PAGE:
Wednesday, April 22, 2015

Behavioural policy readings updated

I have a habit when giving talks or lectures of promising to put up a blogpost with links afterwards and given I have given a lot of talks and lectures recently, below updates a previous post and hopefully fulfills the bulk of those promises.

For general books about behavioural economics see below

Popular texts:
1. Ariely (2008), Predictably irrational
2. Kahneman (2011), Thinking, fast and slow
3. Thaler & Sunstein (2008), Nudge: Improving Decisions About Health, Wealth, and Happiness
4. Akerlof & Kranton (2010), Identity Economics: How Our Identities Shape Our Work, Wages, and Well-Being.
5. Sunstein (2013) Simpler: The Future of Government 
6. Akerlof and Shiller (2009) Animal Spirits 
7. Lunn (2008) Basic Instincts: Human Nature and the New Economics

1. Camerer, Loewenstein & Rabin (2004) Advances in Behavioral Economics
2. Frey & Stutzer (2007), Economics and Psychology: A Promising New Cross-Disciplinary Field
3. Loewenstein (2007), Exotic Preferences: Behavioral Economics and Human Motivation
4. Shafir (2013), The Behavioral Foundations of Public Policy
5. Angner (2012), A Course in Behavioural Economics
6. Wilkinson & Klaes (2012) An Introduction to Behavioural Economics
7. Varian (2008), Intermediate Microeconomics

Selected Policy Readings

(i) The book Nudge by Thaler and Sunstein outlines a strong view of how behavioural economics might influence the shaping of policy. (blog with link to the book here). A recent UK paper outlines the Cabinet Office approach developed with many UK academics (MINDSPACE paper and Journal of Economic Psychology paper). Haynes et al. (2012), Test, Learn, Adapt: Developing Public Policy with Randomised Controlled Trials, Cabinet Office. Work of Olivier Ouiller and others at Centre d’analyse stratégique another good example of development of behavioural economics in areas such as environmental policy (see, for example, Green Nudges document). Sunstein's recent "Empirically informed regulation" very detailed overview. The Brookings Institute publication “Policy and Choice: Public Finance through the lense of behavioural economics” is one of the best available introductions to this area. One of the key statements of the potential for non-mandated inteverventions in public policy is the 2003 paper by Camerer et al: Regulation for Conservatives: Behavioral Economics and the Case for "Asymmetric Paternalism"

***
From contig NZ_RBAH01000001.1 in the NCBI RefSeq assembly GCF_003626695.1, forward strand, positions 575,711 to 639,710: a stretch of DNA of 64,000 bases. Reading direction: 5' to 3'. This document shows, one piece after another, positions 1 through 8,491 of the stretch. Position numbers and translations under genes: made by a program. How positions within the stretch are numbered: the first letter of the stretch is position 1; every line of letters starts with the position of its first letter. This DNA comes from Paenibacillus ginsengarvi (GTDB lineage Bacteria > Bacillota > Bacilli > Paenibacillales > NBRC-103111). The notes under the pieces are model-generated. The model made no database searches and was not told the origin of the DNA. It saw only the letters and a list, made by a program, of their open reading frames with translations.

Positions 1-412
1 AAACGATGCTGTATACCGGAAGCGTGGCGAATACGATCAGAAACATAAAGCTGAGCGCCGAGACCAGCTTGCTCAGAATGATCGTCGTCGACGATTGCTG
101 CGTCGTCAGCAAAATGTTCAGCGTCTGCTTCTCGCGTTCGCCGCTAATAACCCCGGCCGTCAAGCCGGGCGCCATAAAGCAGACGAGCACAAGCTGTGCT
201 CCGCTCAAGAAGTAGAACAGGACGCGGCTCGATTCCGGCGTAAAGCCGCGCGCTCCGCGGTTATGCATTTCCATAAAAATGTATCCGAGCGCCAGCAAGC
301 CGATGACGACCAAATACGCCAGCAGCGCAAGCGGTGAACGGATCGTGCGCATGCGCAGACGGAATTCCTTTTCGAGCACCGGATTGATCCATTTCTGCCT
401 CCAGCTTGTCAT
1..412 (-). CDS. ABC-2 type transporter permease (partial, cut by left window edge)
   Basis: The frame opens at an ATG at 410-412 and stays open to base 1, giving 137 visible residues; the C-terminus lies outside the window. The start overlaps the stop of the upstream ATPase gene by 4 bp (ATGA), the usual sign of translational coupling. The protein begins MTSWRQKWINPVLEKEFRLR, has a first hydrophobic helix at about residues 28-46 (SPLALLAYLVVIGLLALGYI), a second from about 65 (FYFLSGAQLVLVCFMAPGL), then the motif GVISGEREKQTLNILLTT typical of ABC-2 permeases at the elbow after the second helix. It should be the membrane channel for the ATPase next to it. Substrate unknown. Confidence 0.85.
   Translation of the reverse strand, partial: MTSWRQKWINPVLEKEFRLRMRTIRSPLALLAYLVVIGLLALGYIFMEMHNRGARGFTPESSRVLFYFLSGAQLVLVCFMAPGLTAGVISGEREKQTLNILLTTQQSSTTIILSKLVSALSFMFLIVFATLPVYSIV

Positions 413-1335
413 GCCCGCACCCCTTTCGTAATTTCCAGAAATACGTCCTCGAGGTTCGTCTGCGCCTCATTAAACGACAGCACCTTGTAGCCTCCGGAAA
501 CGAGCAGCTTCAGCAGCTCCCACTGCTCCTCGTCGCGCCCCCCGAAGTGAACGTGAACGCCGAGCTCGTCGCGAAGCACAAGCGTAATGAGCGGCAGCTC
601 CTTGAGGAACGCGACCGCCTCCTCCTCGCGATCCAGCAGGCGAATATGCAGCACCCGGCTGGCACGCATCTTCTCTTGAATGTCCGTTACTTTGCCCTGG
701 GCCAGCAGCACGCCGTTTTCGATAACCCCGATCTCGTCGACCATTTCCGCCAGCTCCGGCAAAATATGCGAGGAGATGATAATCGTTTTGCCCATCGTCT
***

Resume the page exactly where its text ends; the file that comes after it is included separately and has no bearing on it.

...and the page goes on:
(ii) Some of the papers on libertarian paternalism are very useful in understanding from a more formal perspective the link between behavioural economics and government policy. (key paper here).

(iii) The well-known UK scholar Robert Sugden has written a number of articles critical of the idea that failures in self-control and information processing are sufficient rationales for paternalistic policy. 

(iv) Mark White teaches at the intersection of Law Philosophy and Economics and has written a number of critiques: 

(v) Kyle Whyte  has written a lot on the ethics of "nudging".

-"Nudging cannot solve complex policy problems"

(vi) Adam Curtis takes a sceptical view of nudge and the Cabinet Office unit in a lengthy blogpost 

(vii) Luc Bovens (LSE) on ethics of nudge 

(viii) Gilles St. Paul's recent PUP book "The Tyranny of Utility" takes the argument below. He also has a recent IZA paper on the topic  

"The general assumption that social policy should be utilitarian--that society should be organized to yield the greatest level of welfare--leads inexorably to increased government interventions. Historically, however, the science of economics has advocated limits to these interventions for utilitarian reasons and because of the assumption that people know what is best for themselves. But more recently, behavioral economics has focused on biases and inconsistencies in individual behavior. Based on these developments, governments now prescribe the foods we eat, the apartments we rent, and the composition of our financial portfolios. The Tyranny of Utility takes on this rise of paternalism and its dangers for individual freedoms, and examines how developments in economics and the social sciences are leading to greater government intrusion in our private lives.  
Gilles Saint-Paul posits that the utilitarian foundations of individual freedom promoted by traditional economics are fundamentally flawed. When combined with developments in social science that view the individual as incapable of making rational and responsible choices, utilitarianism seems to logically call for greater governmental intervention in our lives. Arguing that this cannot be defended on purely instrumental grounds, Saint-Paul calls for individual liberty to be restored as a central value in our society.
Exploring how behavioral economics is contributing to the excessive rise of paternalistic interventions, The Tyranny of Utility presents a controversial challenge to the prevailing currents in economic and political discourse"
(ix)  Hausman and Welch "Debate: To Nudge or Not to Nudge". (h/t Dr. Ben Saunders from Stirling)

(x) Why We Should Reject ‘Nudge’ by Tom Goodwin  (h/t Dr. Ben Saunders from Stirling)

(xi)  "Obesity: Towards a System of Libertarian Paternalistic Public Health Interventions"

(xii) Ciriolo, E. (2011). "Behavioural economics in the European Commission: past, present and future".